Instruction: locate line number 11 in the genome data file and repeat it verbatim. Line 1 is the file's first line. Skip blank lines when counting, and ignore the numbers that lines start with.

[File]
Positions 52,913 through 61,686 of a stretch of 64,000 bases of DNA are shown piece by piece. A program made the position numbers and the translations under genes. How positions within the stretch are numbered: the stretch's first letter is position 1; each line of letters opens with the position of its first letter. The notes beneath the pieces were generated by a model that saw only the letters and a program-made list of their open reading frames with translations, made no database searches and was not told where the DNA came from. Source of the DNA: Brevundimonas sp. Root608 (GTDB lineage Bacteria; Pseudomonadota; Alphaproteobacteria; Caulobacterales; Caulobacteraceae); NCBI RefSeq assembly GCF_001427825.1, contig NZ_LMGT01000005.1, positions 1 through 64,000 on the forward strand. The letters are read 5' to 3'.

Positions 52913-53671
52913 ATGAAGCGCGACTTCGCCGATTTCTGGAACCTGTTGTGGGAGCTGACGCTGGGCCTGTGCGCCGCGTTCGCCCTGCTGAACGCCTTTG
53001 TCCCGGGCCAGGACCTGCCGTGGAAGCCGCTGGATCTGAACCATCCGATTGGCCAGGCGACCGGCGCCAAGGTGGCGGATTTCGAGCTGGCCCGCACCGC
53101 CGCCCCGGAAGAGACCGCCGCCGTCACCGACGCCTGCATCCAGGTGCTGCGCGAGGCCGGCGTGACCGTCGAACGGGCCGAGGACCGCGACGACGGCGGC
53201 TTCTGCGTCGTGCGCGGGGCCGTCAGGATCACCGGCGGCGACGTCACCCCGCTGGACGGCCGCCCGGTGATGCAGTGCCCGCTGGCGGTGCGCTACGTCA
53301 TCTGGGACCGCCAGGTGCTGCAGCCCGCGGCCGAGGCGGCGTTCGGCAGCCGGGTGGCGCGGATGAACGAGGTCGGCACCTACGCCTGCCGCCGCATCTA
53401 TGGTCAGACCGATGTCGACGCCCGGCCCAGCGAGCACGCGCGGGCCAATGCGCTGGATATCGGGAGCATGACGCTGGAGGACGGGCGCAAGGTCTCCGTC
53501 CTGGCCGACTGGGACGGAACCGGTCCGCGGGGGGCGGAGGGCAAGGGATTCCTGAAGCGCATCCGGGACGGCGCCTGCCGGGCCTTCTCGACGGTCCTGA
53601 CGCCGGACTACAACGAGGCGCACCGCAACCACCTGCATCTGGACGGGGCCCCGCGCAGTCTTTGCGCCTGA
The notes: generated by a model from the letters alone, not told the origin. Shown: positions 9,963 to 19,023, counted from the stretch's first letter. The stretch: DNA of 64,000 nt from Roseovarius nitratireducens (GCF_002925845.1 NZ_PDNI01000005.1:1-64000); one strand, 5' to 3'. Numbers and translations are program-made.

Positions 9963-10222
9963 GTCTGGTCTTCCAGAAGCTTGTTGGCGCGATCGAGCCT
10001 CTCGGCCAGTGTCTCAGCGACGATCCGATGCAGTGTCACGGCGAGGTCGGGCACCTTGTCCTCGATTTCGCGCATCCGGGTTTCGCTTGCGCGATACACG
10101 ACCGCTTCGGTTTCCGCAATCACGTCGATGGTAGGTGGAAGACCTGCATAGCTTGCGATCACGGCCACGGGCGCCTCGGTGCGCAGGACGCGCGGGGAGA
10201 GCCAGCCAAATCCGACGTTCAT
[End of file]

The notes: generated by a model from the letters alone, not told the origin. Shown: positions 9,963 to 19,023, counted from the stretch's first letter. The stretch: DNA of 64,000 nt from Roseovarius nitratireducens (GCF_002925845.1 NZ_PDNI01000005.1:1-64000); one strand, 5' to 3'. Numbers and translations are program-made.